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San Diego Humane Society

Found Baby Wildlife

Never feed a wildlife baby, as this can often do more harm than good. If visibly injured or in danger from a predator or neighborhood cat or dog, keep the baby warm and bring it to Project Wildlife.

But don’t assume all babies are injured or in danger! Follow these tips based on what kind of animal you’ve found.


Visit our Wildlife Help Hub: Birds Self-Help Center for more information.


Watch and wait: 
The absence of a parent does not necessarily mean a wildlife baby has been abandoned.

To deter predators, some mammals (like deer and rabbits) only visit their young every 12 hours.

If you’ve found a nest, place an “X” of sticks over the entrance and check back later to see if the sticks were disturbed (meaning the parents returned to feed the babies).

Warmth and isolation: 
For safety, always wear gloves when rescuing a wild mammal.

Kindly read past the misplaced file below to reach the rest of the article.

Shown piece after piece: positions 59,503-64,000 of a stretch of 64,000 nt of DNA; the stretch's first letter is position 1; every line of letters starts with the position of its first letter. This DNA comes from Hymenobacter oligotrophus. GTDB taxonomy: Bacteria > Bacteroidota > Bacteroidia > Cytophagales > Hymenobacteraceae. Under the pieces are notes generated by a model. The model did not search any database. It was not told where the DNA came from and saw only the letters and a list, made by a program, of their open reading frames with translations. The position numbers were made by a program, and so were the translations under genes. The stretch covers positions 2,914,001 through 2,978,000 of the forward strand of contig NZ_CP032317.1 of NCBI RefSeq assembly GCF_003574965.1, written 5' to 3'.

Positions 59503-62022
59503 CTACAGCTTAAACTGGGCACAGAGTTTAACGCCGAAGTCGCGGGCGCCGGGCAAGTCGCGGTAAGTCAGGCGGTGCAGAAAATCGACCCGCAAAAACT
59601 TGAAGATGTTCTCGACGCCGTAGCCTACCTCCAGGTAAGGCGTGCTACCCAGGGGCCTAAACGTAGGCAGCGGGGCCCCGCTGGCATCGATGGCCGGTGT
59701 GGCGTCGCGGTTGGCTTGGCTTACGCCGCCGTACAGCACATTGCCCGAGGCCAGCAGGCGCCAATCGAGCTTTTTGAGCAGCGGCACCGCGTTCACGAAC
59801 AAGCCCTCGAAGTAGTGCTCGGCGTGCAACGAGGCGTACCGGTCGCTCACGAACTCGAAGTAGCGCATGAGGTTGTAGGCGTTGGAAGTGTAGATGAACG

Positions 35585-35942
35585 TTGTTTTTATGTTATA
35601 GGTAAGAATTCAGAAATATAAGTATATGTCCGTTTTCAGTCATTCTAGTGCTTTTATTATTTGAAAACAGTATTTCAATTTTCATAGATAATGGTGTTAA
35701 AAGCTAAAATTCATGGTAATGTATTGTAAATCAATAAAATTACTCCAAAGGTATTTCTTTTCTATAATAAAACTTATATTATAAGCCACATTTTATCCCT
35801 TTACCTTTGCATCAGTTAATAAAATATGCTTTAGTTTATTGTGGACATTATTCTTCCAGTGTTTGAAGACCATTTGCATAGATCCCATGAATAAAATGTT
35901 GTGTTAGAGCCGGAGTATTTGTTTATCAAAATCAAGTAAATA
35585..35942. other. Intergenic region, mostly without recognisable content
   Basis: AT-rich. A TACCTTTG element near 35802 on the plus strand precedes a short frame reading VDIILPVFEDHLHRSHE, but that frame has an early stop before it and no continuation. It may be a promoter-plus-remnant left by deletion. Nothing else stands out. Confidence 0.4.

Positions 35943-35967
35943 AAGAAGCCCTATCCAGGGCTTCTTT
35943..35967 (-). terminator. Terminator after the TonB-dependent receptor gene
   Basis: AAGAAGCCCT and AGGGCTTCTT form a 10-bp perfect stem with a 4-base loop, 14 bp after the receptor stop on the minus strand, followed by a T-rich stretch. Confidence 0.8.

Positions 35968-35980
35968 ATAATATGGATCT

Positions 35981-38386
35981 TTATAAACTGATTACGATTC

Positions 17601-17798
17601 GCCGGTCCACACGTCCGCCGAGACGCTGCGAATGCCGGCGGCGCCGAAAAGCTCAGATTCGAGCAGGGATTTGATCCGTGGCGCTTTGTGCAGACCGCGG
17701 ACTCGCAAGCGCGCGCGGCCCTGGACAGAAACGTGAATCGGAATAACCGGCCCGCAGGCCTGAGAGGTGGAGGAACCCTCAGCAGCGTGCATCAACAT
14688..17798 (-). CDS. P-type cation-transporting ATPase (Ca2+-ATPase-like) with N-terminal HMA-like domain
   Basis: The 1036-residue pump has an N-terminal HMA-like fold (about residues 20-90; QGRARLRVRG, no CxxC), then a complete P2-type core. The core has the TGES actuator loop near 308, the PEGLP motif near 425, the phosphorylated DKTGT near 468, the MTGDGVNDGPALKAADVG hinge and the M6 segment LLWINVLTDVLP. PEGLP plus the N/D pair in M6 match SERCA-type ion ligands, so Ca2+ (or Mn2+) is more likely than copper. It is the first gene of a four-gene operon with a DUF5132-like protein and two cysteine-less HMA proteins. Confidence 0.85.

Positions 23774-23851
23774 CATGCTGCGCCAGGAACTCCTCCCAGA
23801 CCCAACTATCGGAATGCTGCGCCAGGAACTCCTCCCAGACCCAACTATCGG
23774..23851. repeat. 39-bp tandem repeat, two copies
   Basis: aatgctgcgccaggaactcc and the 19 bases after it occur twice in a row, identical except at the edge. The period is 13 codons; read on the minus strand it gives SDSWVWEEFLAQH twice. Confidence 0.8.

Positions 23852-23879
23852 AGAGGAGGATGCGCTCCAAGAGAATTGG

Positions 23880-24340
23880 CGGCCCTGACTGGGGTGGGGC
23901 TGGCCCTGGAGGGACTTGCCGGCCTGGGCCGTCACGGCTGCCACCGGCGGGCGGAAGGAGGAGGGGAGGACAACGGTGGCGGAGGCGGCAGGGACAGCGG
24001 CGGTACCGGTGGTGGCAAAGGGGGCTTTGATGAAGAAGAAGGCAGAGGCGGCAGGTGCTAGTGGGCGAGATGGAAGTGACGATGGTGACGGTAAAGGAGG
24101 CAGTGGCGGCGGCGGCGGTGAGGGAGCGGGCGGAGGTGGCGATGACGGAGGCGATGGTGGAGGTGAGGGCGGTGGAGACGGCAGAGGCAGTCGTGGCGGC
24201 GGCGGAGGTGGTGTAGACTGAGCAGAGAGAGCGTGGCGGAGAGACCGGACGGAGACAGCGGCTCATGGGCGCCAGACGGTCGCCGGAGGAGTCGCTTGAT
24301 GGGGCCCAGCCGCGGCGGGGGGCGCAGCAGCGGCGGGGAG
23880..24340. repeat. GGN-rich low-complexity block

If the baby is confirmed abandoned or orphaned, place inside a box in a quiet, dark place away from pets and children until you can bring to Project Wildlife for treatment.

Keep the baby warm by placing half of the box on a heating pad set on low.

Rescue notes about certain animals:

Baby Ducks: Do not allow to swim. Keep dry, because they can quickly get hypothermic (chilled) and die.

Baby Opossums: Give them something to hide under such as a T-shirt. 

Baby Skunks: Always wear latex or vinyl gloves when handling baby skunks. 

Coexist with Wildlife

From the coast to the mountains to the desert to urban neighborhoods, San Diegans share this beautiful landscape with more than 320 animal species. Their role in our ecosystem can't be understated. In this guide, you will find crucial information for coexisting with the diverse wildlife in the San Diego region. 

Coexist with Wildlife Guide


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